Russia and the United States began their relationship as allies when Russia disregarded the non aggression pact they signed with Germany in 1939, effectively sealing Germany’s fate in World War II.
Korea, like Germany, had been occupied by Soviet and United States forces at the end of World War II. Korea was split in half via the 38th parallel after the Japanese Empire fell near the end of the conflict. The soviets occupied the north side of the line and the Americans occupied the south. “By the end of the decade, two new states had formed on the peninsula. In the south, the anti- communist dictator Syngman Rhee (1875-1965) enjoyed the reluctant support of the American government; in the north, the communist dictator Kim Il Sung (1912-1994) enjoyed the slightly more enthusiastic support of the soviets.” (http://www.history.com/topics/korean-war) Many top decision makers in the US believed that the USSR was trying to spread communism throughout the world.
In April 1950, a National Security Council report recommended that the U.S. use military force to “contain” communist expansionism anywhere it seemed to be occurring. “The NSC-68 called for significant peacetime military spending, in which the U.S. possessed "superior overall power" and "in dependable combination with other like-minded nations." It calls for a military capable of: Defending the Western Hemisphere and essential allied areas in order that their war-making capabilities can be developed; providing and protecting a mobilization base while the offensive forces required for victory were being built up; conducting offensive operations to destroy vital elements of the Soviet war-making capacity, and to keep the enemy off balance until the full offensive strength of the United States and its allies can be brought to bear; defending and maintaining the lines of communication and base areas necessary to the execution of the above tasks; and providing such aid to allies as is essential to the execution of their role in the above tasks.” ( http://en.wikipedia.org/wiki/NSC-68) Non-intervention was not a viable option.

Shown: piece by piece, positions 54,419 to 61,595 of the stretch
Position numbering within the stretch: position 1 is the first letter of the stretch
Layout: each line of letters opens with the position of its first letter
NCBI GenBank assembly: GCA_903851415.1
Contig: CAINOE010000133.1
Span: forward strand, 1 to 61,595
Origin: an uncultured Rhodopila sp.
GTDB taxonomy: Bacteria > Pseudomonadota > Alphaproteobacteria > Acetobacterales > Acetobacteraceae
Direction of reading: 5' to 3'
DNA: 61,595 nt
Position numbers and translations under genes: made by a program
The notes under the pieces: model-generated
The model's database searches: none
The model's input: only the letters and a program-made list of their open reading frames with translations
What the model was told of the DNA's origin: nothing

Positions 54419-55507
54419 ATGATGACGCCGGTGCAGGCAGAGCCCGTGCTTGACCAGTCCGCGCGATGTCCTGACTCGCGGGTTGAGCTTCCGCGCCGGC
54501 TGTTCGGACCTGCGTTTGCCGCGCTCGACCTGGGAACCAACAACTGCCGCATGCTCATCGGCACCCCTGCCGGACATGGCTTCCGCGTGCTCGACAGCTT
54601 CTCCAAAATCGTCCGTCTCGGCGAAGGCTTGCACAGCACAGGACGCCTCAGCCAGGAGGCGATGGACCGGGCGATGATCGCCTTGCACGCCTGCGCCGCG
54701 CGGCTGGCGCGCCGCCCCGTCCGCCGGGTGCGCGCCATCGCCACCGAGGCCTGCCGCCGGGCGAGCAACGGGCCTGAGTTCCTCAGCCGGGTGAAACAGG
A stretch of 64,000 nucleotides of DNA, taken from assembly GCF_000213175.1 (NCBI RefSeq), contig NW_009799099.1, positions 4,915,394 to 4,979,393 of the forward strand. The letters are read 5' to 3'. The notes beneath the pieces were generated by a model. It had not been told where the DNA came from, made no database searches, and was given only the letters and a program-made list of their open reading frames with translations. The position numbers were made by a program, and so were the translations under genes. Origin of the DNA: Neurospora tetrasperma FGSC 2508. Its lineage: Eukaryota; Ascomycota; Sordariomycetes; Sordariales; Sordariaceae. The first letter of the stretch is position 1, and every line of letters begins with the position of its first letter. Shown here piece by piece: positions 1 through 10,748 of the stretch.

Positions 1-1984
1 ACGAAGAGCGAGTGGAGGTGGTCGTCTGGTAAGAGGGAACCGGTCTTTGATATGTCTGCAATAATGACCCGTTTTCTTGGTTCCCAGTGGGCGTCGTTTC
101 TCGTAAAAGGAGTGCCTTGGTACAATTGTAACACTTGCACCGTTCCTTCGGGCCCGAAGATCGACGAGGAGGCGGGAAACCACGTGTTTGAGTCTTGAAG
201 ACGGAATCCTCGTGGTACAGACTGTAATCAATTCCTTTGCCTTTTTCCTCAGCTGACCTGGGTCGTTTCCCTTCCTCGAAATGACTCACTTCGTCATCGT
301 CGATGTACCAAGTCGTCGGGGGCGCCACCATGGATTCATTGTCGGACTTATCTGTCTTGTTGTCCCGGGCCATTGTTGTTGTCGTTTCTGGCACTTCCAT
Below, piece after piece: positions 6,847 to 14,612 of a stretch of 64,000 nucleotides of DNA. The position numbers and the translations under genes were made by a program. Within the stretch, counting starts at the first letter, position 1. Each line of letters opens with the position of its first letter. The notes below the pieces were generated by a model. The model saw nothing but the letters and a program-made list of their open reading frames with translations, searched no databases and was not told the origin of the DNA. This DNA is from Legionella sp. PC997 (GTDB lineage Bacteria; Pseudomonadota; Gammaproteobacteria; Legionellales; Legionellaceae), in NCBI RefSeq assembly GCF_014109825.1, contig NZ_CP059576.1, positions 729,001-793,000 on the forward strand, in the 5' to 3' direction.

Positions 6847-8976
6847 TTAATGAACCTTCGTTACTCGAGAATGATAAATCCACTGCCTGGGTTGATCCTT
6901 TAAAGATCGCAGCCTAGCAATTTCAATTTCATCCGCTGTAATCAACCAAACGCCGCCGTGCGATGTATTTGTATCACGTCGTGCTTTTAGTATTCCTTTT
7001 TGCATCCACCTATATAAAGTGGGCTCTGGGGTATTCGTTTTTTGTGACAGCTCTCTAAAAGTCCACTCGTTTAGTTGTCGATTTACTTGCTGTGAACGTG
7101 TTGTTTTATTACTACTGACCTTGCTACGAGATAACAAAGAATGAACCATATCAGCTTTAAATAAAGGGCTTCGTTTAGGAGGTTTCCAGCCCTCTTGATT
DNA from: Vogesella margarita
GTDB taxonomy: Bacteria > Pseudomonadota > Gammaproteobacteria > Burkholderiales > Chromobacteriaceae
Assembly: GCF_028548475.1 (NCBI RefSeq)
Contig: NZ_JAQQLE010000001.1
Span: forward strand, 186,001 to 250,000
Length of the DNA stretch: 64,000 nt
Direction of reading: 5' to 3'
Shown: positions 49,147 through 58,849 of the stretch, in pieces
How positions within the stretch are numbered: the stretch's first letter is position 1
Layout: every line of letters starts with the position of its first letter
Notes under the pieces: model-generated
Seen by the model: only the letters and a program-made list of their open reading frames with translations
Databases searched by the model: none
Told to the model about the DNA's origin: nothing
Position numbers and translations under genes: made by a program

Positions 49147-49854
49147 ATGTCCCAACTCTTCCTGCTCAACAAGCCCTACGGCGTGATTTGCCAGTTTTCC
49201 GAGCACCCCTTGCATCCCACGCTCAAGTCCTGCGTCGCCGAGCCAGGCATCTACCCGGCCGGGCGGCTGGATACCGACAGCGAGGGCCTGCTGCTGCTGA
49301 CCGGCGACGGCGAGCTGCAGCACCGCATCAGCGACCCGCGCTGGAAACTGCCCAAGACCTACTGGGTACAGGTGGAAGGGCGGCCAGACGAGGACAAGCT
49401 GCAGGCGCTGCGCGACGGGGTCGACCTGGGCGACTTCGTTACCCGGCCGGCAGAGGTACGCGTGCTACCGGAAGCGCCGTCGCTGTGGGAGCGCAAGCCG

On June 25, 1950, the Korean War began when 75,000 North Korean People’s Army (NKPA) troops moved across the 38th parallel. Later that same day the United Nations demanded that North Korea withdrawal its forces and return to its borders. Kim Il Sung disregarded this and ordered his troops to press forward and by June 29, 1950, the capital of south Korean fell to the NKPA.
The United States geared up for a war against communism. Not more than a day after Seoul fell, the US had officially entered the war and had ground troops committed, an action backed by the U.N. At the beginning of the war the U.S. soldiers had little combat experience and they were in a foreign land. This was the reason for the mass casualties sustained by the U.S. “US Army casualties from June 25 through July 31, 1950 totaled 6,003:...